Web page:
Genius switch always on for CBS’ ‘Scorpion’ cast

SHARE Genius switch always on for CBS’ ‘Scorpion’ cast


Gannett News Service

MANHATTAN BEACH, Calif. — The stars of “Scorpion” aren’t the geniuses they portray in CBS’ new hit drama, yet in a conversation about intellectual brilliance they hit on topics that might be welcome at a Mensa meeting.

Elyes Gabel references “Gaussian algorithms,” a topic he’s discussed with the man he portrays, executive producer and Scorpion Computer Services founder Walter O’Brien. Katharine McPhee, whose non-genius Paige Dineen offers emotional glue for the sky-high-I.Q. team, wonders about the prevalence of left-handedness in recent presidents (Obama, Clinton, George H.W. Bush).

And Robert Patrick, who plays a federal agent handling Walter’s team as it solves high-tech threats, marvels about the Philae probe that landed on a comet hundreds of millions of miles away.

“The comet is only 2.5 miles wide and they put [Philae] on it. Unbelievable,” he says, sitting with five castmates in Walter’s loft apartment set during a break.

The actors, including Eddie Kaye Thomas (brilliant behaviorist Toby), Jadyn Wong (mechanical mastermind Happy) and Ari Stidham (statistical expert Sylvester), have shown showbiz smarts, landing roles on broadcast TV’s second-most-watched new series.

And they like playing geniuses. “Every week, there’s a mechanical aspect that Happy has to figure out,” Wong says. “For me, it’s interesting because I have to Google a lot of what she’s doing.”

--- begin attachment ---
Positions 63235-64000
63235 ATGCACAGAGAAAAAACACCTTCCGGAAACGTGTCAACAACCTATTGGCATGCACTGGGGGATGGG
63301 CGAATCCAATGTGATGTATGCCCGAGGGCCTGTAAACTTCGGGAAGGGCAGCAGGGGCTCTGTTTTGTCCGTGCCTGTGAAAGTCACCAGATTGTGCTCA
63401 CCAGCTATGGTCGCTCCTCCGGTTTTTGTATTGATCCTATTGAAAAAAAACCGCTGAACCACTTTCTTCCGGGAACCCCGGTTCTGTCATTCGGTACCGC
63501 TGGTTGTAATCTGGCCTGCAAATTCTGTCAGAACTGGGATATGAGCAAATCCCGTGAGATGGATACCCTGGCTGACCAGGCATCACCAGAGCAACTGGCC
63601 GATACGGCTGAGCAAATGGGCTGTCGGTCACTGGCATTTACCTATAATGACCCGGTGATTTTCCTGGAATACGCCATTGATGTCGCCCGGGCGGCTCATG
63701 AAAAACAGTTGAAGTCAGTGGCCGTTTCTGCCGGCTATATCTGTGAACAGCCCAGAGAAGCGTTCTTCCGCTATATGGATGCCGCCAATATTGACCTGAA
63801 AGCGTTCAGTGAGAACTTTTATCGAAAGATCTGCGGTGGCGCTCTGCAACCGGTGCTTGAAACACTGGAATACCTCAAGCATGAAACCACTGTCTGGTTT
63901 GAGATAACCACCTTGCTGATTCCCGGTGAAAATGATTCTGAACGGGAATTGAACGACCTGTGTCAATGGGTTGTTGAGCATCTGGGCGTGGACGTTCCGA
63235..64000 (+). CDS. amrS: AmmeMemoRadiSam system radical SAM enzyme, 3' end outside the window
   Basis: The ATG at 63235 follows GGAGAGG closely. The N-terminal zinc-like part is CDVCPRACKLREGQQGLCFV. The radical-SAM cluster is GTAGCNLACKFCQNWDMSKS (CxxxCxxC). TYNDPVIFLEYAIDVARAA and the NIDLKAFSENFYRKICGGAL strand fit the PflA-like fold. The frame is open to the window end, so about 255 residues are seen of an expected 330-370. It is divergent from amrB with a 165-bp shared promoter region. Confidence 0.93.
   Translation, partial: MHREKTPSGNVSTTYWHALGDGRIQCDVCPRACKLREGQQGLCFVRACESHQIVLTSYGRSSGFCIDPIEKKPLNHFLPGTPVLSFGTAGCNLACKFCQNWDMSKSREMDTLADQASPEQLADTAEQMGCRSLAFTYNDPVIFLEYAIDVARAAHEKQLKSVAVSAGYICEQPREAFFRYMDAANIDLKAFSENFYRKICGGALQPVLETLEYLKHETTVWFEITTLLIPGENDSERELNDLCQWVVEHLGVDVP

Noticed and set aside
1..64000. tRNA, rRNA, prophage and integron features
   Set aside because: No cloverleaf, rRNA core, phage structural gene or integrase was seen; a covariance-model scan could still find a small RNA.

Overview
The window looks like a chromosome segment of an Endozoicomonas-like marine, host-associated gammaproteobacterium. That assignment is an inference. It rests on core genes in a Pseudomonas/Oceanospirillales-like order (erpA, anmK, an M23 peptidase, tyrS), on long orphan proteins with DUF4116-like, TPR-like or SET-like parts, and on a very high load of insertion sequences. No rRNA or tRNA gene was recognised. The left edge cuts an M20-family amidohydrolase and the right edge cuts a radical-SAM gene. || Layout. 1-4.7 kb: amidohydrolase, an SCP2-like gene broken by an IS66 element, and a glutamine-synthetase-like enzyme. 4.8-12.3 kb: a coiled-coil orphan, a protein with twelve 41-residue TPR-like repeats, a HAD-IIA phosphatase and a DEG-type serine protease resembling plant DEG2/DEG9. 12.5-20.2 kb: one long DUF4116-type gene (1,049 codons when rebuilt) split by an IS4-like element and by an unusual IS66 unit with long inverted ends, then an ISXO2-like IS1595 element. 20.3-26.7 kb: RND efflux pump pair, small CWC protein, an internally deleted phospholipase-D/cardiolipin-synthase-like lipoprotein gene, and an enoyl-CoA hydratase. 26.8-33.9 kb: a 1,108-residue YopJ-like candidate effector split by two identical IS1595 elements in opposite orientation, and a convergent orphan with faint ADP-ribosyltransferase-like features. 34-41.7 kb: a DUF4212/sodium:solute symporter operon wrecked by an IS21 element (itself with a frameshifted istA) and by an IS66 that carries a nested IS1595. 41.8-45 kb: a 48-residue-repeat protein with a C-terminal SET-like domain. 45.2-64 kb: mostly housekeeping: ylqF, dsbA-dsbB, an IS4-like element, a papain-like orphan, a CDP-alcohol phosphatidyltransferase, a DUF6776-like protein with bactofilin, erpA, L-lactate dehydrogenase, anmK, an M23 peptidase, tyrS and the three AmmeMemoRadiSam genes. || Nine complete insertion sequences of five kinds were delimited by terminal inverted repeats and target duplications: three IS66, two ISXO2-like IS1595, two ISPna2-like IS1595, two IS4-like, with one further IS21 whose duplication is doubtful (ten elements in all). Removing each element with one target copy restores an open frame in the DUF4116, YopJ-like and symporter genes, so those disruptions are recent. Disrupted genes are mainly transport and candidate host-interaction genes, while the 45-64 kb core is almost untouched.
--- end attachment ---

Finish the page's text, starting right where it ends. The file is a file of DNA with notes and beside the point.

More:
Thomas considers each character “a plausible superhero. A few weeks into the show, the question of ‘Could I really do that?’ [went] out the window. I can do all kinds of stuff, because I’m a genius.”

That doesn’t mean they want to be at the apex of I.Q.

“It can be very isolating, which is at the heart of the show,” Thomas says. “What makes the show work is it’s about people who have felt so alone in the world finding each other.”

Patrick, who cracks that he “barely got out of high school,” worries about fueling all that brainpower. “It must be awfully fatiguing to be a genius, because everything you see, you’re going, ‘Oh, I could do that better. They should be doing this. Why aren’t they doing that?’ ”

Gabel interjects, saying a group of geniuses who share an intellectual shorthand can work faster and bring out the best in its people. “We have a lot of scenes where all our geniuses come together. There’s a particular problem and you see us busting out ideas.”

McPhee speaks up for the show’s mortals, such as Paige, who’s valued more for her “emotional intelligence” quotient (E.Q.). “I think most actors are high E.Q. people. I think that’s how actors can study people, by being sensitive to tones and vibes and certain personality traits.”

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